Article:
As the new year begins, the internet floods with lists of the top trends to add to your resolution list. Since the pandemic, the trends have emphasized holistic wellness and mental health (think less beach bod, more self-care). This year, the focus on wellness continued, with creators promoting trends from “movement snacks” to creative emotional expression as the latest ways to care for our minds and bodies. Perhaps surprisingly, some of these wellness trends have Catholic roots.

The Catholic Faith celebrates the whole person, body and soul. Think about what we celebrate at Christmas: In the Incarnation, God takes on human flesh and shows us the dignity of our bodies by becoming one of us. Our movements at Mass also reflect this emphasis on the physical: we make the Sign of the Cross when we pray, we kneel, and we stand.

This year, some of the practices that Catholics have long incorporated into daily life are making an appearance on social media. Take a look at these three wellness trends that have Catholic roots.


Poet and activist Tricia Hersey has sparked conversation about what it means to rest. Her phrase (also the title of her recent book) “rest as resistance” has social media buzzing. She argues that resting resists America’s toxic grind and productivity culture. It is not laziness, but rather a necessity, and even a type of activism.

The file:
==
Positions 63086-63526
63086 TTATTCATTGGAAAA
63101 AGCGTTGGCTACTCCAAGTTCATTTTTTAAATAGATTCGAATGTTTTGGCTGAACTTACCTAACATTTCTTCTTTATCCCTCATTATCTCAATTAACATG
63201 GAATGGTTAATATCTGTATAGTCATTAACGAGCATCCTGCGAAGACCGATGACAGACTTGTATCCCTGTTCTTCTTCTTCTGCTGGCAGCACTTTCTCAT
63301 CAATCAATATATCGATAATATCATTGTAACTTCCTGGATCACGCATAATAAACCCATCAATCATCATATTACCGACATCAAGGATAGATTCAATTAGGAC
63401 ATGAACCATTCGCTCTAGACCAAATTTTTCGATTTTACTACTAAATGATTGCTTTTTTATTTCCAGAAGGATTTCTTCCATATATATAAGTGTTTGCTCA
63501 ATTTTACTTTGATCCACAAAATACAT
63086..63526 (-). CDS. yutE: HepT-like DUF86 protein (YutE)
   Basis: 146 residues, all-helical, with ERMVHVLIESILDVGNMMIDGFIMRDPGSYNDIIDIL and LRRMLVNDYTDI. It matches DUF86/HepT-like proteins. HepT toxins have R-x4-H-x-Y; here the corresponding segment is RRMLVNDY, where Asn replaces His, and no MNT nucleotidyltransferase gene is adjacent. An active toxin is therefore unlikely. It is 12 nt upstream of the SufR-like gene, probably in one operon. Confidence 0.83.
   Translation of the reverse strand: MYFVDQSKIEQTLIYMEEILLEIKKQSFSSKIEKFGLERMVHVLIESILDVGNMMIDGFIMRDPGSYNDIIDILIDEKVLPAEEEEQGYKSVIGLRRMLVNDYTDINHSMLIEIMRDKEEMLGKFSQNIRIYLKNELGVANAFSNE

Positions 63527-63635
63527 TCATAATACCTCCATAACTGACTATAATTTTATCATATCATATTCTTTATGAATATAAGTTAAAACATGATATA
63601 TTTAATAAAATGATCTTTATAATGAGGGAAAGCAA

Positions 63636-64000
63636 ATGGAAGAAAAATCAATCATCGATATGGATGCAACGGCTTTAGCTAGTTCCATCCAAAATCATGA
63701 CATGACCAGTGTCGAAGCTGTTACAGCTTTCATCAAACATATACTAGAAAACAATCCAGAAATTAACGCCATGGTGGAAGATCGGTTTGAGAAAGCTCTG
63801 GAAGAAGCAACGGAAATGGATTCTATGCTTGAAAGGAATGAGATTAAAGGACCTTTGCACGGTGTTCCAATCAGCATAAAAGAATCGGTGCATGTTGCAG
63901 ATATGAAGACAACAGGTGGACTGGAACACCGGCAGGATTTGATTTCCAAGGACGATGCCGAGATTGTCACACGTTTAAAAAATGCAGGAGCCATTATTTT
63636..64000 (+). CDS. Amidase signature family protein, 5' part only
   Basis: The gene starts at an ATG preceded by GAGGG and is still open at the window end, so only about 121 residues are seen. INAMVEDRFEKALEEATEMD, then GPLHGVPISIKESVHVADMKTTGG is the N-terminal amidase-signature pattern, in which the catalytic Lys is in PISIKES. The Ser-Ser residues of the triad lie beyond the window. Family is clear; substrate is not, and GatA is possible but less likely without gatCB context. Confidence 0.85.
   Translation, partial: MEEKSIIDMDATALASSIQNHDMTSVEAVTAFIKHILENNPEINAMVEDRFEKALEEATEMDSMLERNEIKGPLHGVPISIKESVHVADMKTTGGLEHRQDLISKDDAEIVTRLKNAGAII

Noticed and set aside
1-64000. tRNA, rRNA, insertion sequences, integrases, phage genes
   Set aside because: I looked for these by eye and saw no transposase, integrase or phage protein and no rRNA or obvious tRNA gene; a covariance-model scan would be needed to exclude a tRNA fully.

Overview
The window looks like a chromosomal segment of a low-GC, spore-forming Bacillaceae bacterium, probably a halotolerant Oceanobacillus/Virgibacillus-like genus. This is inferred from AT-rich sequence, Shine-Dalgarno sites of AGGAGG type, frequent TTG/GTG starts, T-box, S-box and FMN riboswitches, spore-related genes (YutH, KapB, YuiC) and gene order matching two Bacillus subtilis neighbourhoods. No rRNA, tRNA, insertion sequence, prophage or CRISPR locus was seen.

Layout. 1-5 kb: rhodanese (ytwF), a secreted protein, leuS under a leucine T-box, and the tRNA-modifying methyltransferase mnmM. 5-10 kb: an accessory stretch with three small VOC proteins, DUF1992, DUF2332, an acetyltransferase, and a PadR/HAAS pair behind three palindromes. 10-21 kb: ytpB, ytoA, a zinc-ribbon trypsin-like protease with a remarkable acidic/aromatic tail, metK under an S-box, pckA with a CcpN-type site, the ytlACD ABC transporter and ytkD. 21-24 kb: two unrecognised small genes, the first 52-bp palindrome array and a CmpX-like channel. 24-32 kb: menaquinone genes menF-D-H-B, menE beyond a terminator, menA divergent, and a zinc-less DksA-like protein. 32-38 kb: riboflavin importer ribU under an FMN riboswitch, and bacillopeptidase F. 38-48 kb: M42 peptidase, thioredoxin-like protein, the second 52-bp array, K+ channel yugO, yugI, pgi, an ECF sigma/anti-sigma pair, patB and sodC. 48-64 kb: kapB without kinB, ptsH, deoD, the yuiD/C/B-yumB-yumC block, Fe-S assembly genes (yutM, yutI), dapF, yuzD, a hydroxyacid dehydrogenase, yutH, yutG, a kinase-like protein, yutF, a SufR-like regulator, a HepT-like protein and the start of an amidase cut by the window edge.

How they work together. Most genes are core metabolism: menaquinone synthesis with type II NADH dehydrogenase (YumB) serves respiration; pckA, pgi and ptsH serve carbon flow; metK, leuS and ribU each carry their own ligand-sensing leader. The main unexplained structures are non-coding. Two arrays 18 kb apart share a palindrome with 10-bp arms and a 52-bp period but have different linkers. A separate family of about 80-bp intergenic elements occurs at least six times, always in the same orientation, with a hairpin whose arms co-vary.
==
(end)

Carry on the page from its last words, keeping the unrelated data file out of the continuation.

Her website, The Nap Ministry, argues that our bodies “are sites of liberation, knowledge, and invention that are waiting to be reclaimed and awakened by the beautiful interruptions of brutal systems that sleep and dreaming provide.” All over the internet, people are taking up Hersey’s call to celebrate the kind of rest that fills us up and honors our bodies, whether it be napping, reading, playing music, or just laying around.

The command to rest is one of the most fundamental in both Judaism and Catholicism. Genesis tells us that when God created the world, He rested on the seventh day. In Judaism, the third commandment instructs God’s people to follow this model and rest on the seventh day of the week, the Sabbath.

For Catholics, the Sabbath commandment is fulfilled by Sunday, a day devoted to God and when we rest from work to relax our minds and our bodies. In fact, the Catholic Church describes it as “a day of protest against the servitude of work and the worship of money” – in other words, a protest against the grind.

The commandment to rest is a gift: Jesus himself tells us that “the sabbath was made for man, not man for the sabbath.” This gift teaches us a truth that the wellness trends echo: We are not made for work alone. Not only is it physically necessary to slow down, but also a consistent practice of rest teaches us to care for ourselves and for each other. It allows us to listen to our bodies and cultivate grace and space for them to just be.

Mindfulness and Meditation